[UPDATE MARCH 12, 11:24 am]: The 19-year-old student from Nanyang Junior College had her kneecap pulled out of position due to the fall. 

Girl gets leg stuck in MRT gap. We’re not pulling your leg.

Yet another train delay occurred in Singapore’s MRT system today, but this time the cause was human in nature — literally.

Pictures of a uniform-clad youth with her leg caught between a train gap and the platform in Hougang MRT station made the rounds on social media this morning (11 March). According to an SBS Transit spokesperson, she was rescued within minutes by members of the public, and sent to hospital for treatment.

She has no lasting wounds except for a few bruises on her leg.



Apparently, her foot ended up stuck in the 10 cm gap because she slipped, but North-East Line (NEL) commuters were understandably displeased at the train delays which resulted, after the recent spate of train breakdowns.

Some even hashtagged #SMRT when the line is run by SBS Transit. An easy mistake to make, given every line other than the NEL is run by SMRT.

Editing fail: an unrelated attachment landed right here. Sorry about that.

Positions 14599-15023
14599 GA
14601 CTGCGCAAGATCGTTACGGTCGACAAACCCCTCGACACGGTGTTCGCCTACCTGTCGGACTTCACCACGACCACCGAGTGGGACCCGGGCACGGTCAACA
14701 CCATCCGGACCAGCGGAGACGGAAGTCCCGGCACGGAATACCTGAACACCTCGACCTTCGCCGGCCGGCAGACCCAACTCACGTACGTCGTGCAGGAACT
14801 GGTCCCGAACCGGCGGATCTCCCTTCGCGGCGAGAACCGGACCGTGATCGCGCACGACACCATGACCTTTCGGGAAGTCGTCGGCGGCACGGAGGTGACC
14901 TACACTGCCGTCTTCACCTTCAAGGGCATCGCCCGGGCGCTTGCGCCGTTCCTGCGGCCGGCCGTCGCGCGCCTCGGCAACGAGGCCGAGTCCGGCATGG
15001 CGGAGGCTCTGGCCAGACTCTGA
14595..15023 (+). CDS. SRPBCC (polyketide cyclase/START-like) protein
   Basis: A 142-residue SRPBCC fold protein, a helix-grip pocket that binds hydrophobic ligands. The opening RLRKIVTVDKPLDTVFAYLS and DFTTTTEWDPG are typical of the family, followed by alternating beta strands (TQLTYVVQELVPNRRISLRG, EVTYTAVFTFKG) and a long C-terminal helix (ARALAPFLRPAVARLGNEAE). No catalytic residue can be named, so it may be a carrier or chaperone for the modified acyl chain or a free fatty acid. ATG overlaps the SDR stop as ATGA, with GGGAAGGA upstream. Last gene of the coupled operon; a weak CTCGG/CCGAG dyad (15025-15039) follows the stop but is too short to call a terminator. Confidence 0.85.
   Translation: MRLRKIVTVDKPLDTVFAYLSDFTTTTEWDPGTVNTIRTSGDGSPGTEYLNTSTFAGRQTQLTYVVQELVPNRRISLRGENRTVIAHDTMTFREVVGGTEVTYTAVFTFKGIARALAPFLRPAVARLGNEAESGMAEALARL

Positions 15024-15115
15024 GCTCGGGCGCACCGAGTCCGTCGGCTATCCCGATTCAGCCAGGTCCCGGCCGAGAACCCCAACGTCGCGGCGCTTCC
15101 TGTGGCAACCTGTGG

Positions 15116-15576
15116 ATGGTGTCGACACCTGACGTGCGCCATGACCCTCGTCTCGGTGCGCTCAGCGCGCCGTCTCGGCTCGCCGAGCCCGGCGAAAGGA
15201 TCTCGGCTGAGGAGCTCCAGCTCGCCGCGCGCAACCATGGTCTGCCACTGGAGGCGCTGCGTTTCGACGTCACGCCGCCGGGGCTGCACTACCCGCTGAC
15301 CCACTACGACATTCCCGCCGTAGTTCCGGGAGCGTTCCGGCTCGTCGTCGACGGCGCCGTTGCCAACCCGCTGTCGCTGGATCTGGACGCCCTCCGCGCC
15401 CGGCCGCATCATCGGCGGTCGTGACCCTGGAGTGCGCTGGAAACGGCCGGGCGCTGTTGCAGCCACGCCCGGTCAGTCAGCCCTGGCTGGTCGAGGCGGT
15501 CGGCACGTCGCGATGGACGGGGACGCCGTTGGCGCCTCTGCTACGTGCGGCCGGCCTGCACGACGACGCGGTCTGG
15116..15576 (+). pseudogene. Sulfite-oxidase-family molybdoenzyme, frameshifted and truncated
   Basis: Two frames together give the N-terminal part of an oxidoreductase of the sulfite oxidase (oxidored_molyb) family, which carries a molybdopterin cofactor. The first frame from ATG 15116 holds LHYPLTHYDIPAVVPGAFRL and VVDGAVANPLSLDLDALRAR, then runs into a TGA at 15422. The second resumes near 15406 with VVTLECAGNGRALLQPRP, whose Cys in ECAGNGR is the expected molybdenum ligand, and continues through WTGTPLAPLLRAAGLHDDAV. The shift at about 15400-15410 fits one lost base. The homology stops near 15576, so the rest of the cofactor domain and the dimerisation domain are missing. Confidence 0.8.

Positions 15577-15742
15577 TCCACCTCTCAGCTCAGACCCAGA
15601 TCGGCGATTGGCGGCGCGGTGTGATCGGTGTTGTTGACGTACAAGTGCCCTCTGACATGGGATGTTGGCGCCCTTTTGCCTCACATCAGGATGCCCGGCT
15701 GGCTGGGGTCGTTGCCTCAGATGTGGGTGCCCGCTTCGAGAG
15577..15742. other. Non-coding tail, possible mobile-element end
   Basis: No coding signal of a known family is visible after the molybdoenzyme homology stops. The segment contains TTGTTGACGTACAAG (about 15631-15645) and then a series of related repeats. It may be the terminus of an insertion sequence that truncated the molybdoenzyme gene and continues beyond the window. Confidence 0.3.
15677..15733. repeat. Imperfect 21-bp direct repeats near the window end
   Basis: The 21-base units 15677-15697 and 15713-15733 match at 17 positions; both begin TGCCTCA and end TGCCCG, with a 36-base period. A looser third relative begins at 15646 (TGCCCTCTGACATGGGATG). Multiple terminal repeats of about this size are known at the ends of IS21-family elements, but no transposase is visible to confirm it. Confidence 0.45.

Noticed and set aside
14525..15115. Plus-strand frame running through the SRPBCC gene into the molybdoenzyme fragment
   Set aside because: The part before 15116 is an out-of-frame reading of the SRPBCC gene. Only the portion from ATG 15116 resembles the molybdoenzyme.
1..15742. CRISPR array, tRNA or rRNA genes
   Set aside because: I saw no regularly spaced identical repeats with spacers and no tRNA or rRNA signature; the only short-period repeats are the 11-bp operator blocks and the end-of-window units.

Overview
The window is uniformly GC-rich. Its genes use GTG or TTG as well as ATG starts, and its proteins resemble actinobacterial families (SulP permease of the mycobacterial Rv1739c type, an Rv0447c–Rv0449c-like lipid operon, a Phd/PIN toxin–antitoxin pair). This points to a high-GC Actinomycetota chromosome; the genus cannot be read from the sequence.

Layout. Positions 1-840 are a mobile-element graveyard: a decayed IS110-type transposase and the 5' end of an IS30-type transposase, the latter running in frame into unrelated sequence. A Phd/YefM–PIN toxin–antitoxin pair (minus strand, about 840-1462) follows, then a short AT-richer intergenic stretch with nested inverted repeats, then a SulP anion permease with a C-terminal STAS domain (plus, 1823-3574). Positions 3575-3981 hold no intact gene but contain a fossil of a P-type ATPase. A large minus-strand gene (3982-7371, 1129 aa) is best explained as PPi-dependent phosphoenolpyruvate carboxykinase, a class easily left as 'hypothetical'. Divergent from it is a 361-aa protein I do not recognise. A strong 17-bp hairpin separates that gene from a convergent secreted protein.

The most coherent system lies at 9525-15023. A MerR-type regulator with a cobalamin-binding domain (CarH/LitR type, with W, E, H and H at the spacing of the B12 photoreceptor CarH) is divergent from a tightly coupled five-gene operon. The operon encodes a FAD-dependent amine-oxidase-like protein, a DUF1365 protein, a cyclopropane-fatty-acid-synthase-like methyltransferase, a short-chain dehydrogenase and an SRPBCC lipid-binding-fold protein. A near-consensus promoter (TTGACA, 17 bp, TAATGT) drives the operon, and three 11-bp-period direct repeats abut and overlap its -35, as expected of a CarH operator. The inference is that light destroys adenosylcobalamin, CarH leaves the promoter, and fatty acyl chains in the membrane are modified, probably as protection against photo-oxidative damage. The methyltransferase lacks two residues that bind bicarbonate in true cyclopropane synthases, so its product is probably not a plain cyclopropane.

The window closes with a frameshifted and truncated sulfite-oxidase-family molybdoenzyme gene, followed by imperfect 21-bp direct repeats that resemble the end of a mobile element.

And then, the counter-tweets about the people who tagged #smrt in their posts.

Others who knew about the incident pointed out that in other countries the commuters get together to push the train in such situations, although the feasibility of doing the same for an underground train service with a barrier is, well, zero.

She was still saved by members of the public, albeit with a less dramatic method.

Dat train gap

The gap between trains and platforms is 10 cm wide to prevent the train from hitting the edge of the platform — which is a more scary experience for train passengers due to the impact.

Therefore, passengers are reminded to “Please Mind The Gap”. Apparently, the gap is the stuff of people’s nightmares and getting their limbs trapped in them is on the minds of passengers every time they take the train.

However, the phobia rarely, if ever, manifests as an actual experience.

Once again, netizens aren’t very nice

Because people online were all at the scene and clearly saw what happened. In case you didn’t notice, the previous line is sarcasm.



And of course, the usual judging comments.







Some others couldn’t be bothered about the cause of delays as long as they can find another reason to blame public transport operators for their incompetence.



Thankfully, several other comments came out to defend the girl and scolded the others for making assumptions and being mean to her.

Really though, please mind the gap

We mean it. It’s for your own safety.

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Featured image via Buddhi Chandana
With references from Channel NewsAsia, The Straits Times